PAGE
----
×
You will be redirected back to your article in seconds

Facebook Reportedly Gave Tech Companies Access to User Data Beyond Disclosures

Facebook gave tech companies like Amazon, Spotify, and Microsoft more access to user data than the company had previously disclosed.

According to a New York Times report, the special arrangements were discovered in internal Facebook documents that track partnerships and were acquired by the Times.

The report states that Facebook gave Netflix and Spotify access to users’ private messages in order to share tracks and shows via Messenger, and allowed Bing to view users’ friends lists without the users’ consent. Facebook also let Amazon learn users’ names and contact information through friends and Yahoo utilized the platform to view streams of friends’ posts as recently as this summer.

The deals between the companies were designed to benefit both parties: Facebook would gain more users and become more embedded across websites while the outside companies would be able to tailor their products more effectively. Overall, deals were struck with more than 150 companies, mostly online retailers, entertainment companies, or other tech businesses.

According to Facebook director of privacy and public policy Steve Satterfield, none of the partnerships violated users’ privacy or FTC regulations, and the companies were required to abide by Facebook policies. Per the agreements, Facebook considered the outside companies’ access an enhancement of its own features, and as a result did not have to seek additional permissions from users since the access was governed by Facebook’s terms of use.

Popular on Variety

Another spokeswoman told the Times that Facebook did not find evidence of abuse by the companies. Facebook did admit it had not been vigilant about managing the partnerships, and that some companies were able to continue accessing data despite the features that required it falling out of use.

The news brings further scrutiny to the question of whether Facebook abides by the privacy control it claims to give its users. The tech giant has been rocked by a series of privacy scandals over recent months, but has maintained that users’ have complete control over how their data is used by the company.

More Digital

  • Richie Mehta in Macao

    Richie Mehta Advances Macao Project 'The Price of Tea'

    After winning six prizes on Friday with his “Delhi Crime” series, Canadian-Indian director Richie Mehta is again making film project “The Price of Tea,” which was previously pitched in Macau, as his top priority. Having attended the International Film Festival & Awards Macao’s project market with “Tea” in 2017, Mehta is back this year on [...]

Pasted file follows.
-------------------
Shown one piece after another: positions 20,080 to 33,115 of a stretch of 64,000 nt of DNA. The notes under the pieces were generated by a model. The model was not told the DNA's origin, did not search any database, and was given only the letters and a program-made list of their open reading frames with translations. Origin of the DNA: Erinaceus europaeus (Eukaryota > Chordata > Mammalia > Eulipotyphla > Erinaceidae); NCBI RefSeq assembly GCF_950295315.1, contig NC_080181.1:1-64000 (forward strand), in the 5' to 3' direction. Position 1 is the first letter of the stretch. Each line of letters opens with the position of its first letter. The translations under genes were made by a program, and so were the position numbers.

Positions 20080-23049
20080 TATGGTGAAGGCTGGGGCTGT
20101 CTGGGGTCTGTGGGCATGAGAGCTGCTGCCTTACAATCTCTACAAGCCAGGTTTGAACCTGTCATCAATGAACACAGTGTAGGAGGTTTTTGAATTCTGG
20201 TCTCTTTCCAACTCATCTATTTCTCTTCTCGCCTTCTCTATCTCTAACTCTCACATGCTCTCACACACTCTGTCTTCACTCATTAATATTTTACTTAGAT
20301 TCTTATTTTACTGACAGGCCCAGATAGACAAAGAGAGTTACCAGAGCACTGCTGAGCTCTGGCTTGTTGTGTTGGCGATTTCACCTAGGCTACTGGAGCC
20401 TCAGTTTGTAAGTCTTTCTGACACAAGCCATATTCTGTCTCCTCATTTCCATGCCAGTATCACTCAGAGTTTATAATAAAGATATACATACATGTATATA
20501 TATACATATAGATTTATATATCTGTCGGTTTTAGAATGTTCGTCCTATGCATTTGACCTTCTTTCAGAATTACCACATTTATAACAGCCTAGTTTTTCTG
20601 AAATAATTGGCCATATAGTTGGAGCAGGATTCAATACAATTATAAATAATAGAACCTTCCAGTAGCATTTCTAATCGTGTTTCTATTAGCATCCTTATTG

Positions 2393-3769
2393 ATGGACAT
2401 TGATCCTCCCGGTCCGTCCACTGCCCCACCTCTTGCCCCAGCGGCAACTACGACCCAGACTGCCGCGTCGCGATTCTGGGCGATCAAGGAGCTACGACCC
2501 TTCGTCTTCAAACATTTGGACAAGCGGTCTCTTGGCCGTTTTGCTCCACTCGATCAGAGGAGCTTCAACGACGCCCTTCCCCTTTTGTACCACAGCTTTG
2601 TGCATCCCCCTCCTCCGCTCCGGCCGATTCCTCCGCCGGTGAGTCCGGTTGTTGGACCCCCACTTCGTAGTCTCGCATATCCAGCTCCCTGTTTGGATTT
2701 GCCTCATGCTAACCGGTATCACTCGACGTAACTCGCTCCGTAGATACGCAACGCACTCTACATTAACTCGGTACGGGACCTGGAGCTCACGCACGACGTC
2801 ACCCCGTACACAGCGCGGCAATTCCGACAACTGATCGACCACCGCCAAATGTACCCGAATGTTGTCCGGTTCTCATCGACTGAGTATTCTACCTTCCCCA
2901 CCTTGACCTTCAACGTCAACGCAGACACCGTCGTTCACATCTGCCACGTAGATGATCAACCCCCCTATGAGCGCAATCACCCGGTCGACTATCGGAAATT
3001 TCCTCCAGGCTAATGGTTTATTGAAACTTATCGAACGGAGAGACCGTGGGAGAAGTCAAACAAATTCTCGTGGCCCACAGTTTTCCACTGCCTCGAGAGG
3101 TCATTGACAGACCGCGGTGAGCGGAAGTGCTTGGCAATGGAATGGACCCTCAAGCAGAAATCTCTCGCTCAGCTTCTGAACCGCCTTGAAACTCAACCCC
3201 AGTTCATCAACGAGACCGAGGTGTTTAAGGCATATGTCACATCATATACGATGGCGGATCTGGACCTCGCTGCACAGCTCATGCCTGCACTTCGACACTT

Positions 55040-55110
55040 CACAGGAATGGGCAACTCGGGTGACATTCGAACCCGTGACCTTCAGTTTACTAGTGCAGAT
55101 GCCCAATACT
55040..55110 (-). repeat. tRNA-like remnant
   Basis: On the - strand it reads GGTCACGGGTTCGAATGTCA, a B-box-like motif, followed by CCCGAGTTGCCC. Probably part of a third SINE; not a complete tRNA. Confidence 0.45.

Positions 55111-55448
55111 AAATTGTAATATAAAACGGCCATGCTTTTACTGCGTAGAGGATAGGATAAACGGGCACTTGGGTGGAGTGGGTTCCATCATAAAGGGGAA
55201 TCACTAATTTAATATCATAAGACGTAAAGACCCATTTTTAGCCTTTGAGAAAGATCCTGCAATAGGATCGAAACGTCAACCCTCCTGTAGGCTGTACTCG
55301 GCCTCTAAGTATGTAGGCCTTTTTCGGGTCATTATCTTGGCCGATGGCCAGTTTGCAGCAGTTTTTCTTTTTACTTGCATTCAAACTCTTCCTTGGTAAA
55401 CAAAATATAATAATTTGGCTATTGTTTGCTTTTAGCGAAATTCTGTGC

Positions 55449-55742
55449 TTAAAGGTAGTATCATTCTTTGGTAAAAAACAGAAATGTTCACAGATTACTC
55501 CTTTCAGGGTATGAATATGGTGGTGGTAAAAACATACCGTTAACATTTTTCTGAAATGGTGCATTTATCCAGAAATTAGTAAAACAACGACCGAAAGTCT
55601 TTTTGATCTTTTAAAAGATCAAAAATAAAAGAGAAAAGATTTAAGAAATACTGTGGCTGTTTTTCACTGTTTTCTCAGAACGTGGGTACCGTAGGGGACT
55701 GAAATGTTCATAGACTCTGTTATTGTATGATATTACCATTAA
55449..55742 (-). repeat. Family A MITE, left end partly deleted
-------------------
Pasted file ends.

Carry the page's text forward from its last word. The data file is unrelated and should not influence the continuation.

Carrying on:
• Billy Magnussen Aladdin

    'Aladdin' Spinoff With Billy Magnussen's Character in the Works for Disney Plus

    Disney is developing a spinoff of its live-action “Aladdin” with Billy Magnussen reprising his Prince Anders character. The unnamed project is in early development for the studio’s recently launched Disney Plus streaming service. Disney has hired Jordan Dunn and Michael Kvamme to write a script centered on the haughty Prince Anders, one of Princess Jasmine’s [...]

  • Bernie Sanders Trump win

    Bernie Sanders Vows to Break Up Comcast, Verizon & AT&T: 'Their Greed Must End'

    Vermont Senator and Democratic presidential candidate Bernie Sanders unveiled plans to launch publicly-funded broadband networks and break up big internet providers like Comcast, Verizon and AT&T Thursday. “Their greed must end,” the Sanders campaign wrote in its high-speed internet policy proposal. The campaign argued that high-speed internet access should be treated as a public utility, [...]

  • The Office

    Streaming Wars Heat Up Rerun Market as New Services Stock Up on Hits

    In a year in which more than 500 scripted series are on the air and new streaming services seem to debut nearly monthly, some of the biggest money being thrown around for content has gone to a handful of old TV shows, the kind that for years have hummed along evening television without much fuss. [...]

  • The Irishman

    'The Irishman' Nabs 17.1 Million U.S. Viewers on Netflix in First Five Days, per Nielsen

    Martin Scorsese’s mafia saga “The Irishman” was watched by 17.1 million unique Netflix viewers in the U.S. in the first five days of its streaming release, according to Nielsen estimates. By comparison, Sandra Bullock-starrer “Bird Box” scored nearly 26 million U.S. viewers in its first seven days of availability (Dec. 21-27, 2018) on Netflix, according [...]

  • Amazon, HBO Max, Netflix Dish on

    Amazon, HBO Max, Netflix Dish on Their International Plans

    It’s different strokes for different streaming folks as Amazon, HBO Max and Netflix lifted the lid on their international plans in London this week. Amazon said it’s not in the volume game and talked up a select number of hyper-local shows, while Netflix dished on plans to rev up non-English-language originals. The message from HBO [...]

More From Our Brands

Access exclusive content